The primary reason is that Hamilton did not believe he could manipulate Adams to the extent he could influence Thomas Pinckney, the other Federalist candidate. Adams had opposed war with France, which Hamilton had heartily supported, so this may also have been a factor. The best explanation is that Hamilton wished to be the power behind the throne, and impose his own vision of America on the nation. He had made too many enemies during the Washington Administration to be elected in his own right; so he hoped to remain an unofficial power broker. Adams was too independent for Hamilton's taste. There apparently was some bad blood between the two already: Adams once described Hamilton as "the bastard brat of a Scotch peddler."
Interestingly Thomas Jefferson probably would have defeated Adams for President in 1796; but the French ambassador had publicly supported him, which backfired. Hamilton's plan to get votes for Pinckney also backfired, and the end result was Adams became President and Jefferson Vice President.
The major reason that Alexander Hamilton had for opposing John Adams' bid for the presidency in 1796 was the fact that Hamilton himself wanted to have more power.
During George Washington's time as president, Hamilton had been one of Washington's most important advisors. Hamilton was the leading figure among the Federalists in Washington's administration (Jefferson was the head of the Democratic-Republican faction under Washington). Hamilton would, therefore, have been the most obvious choice to succeed Washington. However, he was a polarizing figure and had made many people angry.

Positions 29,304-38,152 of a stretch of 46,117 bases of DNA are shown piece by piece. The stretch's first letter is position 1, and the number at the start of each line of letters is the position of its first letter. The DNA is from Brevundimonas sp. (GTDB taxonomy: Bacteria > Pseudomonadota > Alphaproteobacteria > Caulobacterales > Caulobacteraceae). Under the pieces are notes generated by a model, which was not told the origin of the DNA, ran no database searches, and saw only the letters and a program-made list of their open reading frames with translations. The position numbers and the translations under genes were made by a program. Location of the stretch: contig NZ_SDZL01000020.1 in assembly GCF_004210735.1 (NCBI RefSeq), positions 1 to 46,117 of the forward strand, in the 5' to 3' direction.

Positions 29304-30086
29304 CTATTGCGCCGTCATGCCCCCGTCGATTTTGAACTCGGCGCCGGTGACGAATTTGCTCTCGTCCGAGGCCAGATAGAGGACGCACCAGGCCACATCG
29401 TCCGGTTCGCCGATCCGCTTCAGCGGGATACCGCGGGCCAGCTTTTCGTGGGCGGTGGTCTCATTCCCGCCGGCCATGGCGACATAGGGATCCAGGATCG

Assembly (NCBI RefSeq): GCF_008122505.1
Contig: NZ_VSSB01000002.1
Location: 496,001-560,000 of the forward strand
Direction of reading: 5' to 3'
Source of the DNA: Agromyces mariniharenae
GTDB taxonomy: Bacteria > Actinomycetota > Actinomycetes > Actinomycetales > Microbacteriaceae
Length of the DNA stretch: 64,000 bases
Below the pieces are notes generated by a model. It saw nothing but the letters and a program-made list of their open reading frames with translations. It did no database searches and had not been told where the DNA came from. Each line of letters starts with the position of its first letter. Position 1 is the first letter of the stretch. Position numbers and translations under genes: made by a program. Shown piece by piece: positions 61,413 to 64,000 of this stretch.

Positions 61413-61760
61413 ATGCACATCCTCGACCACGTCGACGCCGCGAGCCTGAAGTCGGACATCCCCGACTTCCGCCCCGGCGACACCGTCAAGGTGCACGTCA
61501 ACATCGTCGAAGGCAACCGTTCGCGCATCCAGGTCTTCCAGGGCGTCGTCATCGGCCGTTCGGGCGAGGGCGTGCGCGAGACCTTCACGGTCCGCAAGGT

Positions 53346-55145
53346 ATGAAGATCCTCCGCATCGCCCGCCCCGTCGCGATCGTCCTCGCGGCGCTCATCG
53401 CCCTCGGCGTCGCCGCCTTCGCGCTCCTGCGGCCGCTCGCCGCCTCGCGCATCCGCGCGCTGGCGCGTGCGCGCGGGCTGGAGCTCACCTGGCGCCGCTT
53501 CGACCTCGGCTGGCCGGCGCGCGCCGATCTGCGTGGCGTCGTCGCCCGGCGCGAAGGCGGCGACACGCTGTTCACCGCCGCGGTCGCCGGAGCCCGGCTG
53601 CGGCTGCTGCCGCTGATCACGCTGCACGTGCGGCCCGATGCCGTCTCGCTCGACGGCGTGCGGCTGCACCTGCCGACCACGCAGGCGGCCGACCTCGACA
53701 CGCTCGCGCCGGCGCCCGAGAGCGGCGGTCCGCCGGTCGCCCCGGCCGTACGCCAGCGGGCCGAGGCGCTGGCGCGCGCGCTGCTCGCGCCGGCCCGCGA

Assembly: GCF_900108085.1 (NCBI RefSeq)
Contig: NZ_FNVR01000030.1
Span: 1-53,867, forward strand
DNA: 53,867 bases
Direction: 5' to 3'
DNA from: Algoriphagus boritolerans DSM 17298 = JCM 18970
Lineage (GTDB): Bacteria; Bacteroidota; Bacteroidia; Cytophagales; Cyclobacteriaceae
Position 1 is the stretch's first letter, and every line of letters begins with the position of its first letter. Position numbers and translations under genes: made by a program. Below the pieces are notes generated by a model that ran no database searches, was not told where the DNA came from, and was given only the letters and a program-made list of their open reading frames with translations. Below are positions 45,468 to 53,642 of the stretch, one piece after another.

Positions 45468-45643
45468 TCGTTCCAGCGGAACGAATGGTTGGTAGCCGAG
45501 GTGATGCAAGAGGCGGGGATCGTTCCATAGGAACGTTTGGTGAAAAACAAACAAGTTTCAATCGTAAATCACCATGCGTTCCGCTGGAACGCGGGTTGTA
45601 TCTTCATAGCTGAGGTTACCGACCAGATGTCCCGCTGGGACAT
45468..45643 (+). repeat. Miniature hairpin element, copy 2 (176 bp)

Hamilton still wanted power, though. He felt that Thomas Pinckney would be a better choice than Adams. This was because he felt that he could exert more control over Pinckney. Hamilton felt that Adams was too strong-minded and would be harder to control than Pinckney.
Actually the main reason that Hamilton did not back Adam's as president is that he did not believe he had the capacity to govern well.
The whole "Pinckney' as President thing was simply a way to further prevent Jefferson from attaining the office. . . coupled with the fact that Pinckney was a "southern" Federalist which would have a good effect IF he would somehow be elected. Adams simply was NOT a card carying Federalist either ... so clearly Hamilton had his misgivings. There is no evidence that Hamilton thought that he could "control" Pinckney ... or desired to at all. Adams was stupid enough to retain all of Washington's cabinet... who all greatly valued Hamilton's advice... and asked for it at every turn. The Alien and Sedition acts are examples of Adam's thin skin and inability to govern well. Hamilton advised against these acts. During Washington's Presidency Hamilton angered "some" people... due to the fact that he was usually RIGHT...and Washington backed him at nearly every turn.